The Canadian Governor General's Literary Awards -- which have one of the worst prize names, but the best prize name abbreviation ('The GGs') going -- have been announced in all their many categories: see the English and French winners.
The International IMPAC Dublin Literary Award longlist -- all 162 titles -- was announced yesterday.
With its €100,000 prize money and (supposedly) global reach -- which includes considering books in (English) translation -- it's probably the most prestigious (and inclusive) international book prize (as opposed to an author prize like the Nobel or Man Booker International Prize), and hence worth a bit of attention.
This year's prize is odder than usual -- and one can't help but register some disappointment, most notably because:
A book by Dan Brown made the list (nominated by two different libraries, no less -- from the Maldives and Greece
More libraries seem to have gone the nationalist route -- notably the Serbian and Montenegran libraries that -- coincidentally ? -- both nominated the same three books, all published by local house Geopoetika (i.e. not available at your local bookstore) -- and didn't even offer a token foreign nomination.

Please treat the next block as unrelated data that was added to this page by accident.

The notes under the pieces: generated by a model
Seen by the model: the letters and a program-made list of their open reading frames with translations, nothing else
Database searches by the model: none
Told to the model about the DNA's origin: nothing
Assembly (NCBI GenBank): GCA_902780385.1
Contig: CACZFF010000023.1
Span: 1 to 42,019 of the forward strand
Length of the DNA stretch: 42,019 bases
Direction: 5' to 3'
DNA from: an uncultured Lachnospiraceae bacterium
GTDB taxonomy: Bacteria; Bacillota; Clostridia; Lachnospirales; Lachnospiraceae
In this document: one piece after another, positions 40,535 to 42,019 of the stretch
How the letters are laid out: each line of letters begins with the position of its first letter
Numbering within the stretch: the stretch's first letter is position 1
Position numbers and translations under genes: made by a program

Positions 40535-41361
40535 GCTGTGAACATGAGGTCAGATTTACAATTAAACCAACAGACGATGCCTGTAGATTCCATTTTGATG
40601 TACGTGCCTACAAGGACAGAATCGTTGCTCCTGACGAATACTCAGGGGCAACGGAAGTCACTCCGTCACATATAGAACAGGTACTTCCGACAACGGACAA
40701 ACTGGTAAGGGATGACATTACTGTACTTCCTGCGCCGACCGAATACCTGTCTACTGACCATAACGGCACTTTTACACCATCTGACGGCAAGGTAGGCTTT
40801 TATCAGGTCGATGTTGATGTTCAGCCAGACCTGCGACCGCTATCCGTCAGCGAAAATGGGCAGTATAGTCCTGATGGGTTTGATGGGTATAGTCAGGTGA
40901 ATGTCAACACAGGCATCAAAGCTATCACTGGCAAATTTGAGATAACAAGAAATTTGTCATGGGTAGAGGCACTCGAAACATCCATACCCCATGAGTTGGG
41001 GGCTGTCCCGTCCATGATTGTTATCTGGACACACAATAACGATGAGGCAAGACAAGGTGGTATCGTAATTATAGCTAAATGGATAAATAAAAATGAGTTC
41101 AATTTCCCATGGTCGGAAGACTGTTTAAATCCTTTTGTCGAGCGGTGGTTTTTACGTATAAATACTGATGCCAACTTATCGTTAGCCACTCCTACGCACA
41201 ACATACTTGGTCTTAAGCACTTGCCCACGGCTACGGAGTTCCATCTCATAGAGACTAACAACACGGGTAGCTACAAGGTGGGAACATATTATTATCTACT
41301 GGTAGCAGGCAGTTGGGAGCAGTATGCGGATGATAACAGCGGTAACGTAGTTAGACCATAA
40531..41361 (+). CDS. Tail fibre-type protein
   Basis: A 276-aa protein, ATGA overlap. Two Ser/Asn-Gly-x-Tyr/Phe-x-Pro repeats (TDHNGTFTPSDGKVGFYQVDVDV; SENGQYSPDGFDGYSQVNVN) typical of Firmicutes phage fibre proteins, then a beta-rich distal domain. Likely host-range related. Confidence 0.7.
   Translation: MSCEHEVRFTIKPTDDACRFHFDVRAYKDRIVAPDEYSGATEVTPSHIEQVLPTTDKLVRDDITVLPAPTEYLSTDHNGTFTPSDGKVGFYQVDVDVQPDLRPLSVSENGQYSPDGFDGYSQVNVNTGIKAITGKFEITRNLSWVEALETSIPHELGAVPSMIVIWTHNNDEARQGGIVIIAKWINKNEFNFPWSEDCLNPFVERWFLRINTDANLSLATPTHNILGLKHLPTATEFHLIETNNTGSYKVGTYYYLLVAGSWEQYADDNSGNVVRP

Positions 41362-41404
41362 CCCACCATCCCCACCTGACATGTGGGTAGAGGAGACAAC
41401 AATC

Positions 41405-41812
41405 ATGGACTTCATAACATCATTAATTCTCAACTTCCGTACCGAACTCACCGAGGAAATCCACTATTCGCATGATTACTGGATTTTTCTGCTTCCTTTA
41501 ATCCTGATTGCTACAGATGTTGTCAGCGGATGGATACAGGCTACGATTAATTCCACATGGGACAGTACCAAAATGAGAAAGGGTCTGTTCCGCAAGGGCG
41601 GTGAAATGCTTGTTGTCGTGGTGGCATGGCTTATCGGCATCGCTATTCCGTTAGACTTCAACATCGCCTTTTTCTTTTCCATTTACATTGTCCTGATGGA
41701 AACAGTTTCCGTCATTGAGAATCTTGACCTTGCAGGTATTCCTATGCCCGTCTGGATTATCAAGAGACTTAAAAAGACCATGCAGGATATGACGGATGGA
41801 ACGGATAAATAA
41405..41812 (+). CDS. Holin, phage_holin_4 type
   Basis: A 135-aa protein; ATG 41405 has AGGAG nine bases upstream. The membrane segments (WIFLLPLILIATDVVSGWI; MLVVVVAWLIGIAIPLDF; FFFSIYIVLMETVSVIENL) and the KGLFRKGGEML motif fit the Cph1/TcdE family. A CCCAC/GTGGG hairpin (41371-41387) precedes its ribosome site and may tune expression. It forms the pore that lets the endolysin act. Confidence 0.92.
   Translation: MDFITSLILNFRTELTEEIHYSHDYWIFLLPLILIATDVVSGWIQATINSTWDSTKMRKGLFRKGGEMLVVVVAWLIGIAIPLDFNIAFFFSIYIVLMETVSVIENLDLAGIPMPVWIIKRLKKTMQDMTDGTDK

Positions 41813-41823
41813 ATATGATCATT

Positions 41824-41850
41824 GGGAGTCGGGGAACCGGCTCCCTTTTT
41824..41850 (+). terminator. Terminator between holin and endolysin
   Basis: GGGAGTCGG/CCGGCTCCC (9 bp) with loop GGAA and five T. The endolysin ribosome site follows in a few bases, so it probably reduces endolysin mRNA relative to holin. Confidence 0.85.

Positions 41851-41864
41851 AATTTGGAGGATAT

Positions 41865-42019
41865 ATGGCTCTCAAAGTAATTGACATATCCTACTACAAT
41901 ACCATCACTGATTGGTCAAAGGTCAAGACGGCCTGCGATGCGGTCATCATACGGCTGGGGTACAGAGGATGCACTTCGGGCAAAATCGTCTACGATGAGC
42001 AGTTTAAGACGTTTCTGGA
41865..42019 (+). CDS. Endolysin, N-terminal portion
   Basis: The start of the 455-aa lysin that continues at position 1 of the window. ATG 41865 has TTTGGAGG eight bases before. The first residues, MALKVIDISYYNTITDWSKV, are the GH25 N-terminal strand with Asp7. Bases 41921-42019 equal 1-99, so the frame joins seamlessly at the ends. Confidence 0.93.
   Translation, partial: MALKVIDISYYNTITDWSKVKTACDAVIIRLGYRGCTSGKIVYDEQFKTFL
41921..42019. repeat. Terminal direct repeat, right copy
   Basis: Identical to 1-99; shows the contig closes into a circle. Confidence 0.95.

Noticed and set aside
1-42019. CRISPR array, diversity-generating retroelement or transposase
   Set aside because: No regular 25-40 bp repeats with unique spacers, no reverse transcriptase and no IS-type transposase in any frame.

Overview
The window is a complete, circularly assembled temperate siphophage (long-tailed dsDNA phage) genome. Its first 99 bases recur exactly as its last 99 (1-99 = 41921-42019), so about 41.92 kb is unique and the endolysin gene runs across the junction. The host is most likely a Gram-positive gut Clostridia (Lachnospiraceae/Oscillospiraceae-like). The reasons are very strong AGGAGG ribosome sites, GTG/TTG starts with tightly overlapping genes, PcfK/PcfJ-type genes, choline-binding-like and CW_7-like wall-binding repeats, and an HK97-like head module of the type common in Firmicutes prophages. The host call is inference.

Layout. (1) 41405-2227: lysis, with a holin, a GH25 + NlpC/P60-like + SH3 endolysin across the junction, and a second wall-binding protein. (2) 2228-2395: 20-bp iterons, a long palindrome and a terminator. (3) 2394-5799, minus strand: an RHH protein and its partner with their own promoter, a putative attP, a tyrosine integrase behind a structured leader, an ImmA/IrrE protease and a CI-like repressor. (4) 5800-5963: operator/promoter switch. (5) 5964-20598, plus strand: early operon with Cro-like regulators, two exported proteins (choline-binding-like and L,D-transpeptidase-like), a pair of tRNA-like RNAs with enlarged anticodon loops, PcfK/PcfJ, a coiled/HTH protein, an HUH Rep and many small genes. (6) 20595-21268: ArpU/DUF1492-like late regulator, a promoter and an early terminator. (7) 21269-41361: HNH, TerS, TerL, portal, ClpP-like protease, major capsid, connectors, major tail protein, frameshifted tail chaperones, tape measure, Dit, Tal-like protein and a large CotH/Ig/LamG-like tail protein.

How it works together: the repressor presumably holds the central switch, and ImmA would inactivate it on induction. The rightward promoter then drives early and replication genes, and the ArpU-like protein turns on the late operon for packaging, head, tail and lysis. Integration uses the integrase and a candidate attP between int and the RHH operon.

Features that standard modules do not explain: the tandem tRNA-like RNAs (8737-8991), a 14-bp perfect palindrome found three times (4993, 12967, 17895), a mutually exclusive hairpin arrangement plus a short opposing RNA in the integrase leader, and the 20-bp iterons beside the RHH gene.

(They aren't the only ones, by the way -- the same goes for libraries from Sri Lanka, Slovenia, Malaysia, etc.)
It's bad form, and bad for the prize, and the IMPAC folk should look into stopping this -- not allowing libraries to nominate local talent would seem a great place to start.
Where on earth are the Chinese and Japanese books ? Or the Chinese and Japanese nominating libraries, for that matter ?
(There's only one book that was originally written in Arabic, too -- and libraries in Lebanon and Turkey the only ones from Middle Eastern countries (compared to three from the Caribbean).
Similarly, libraries in South Africa are the only ones from African countries that got to play along, though at least a decent number of African titles were nominated.)
Let's get truly international, folks !
But it's the inclusion of far too overlooked titles such as The Weather Fifteen Years Ago by Wolf Haas -- and that nomination not even coming from an Austrian library ! -- that make me believe there's some hope for this prize .....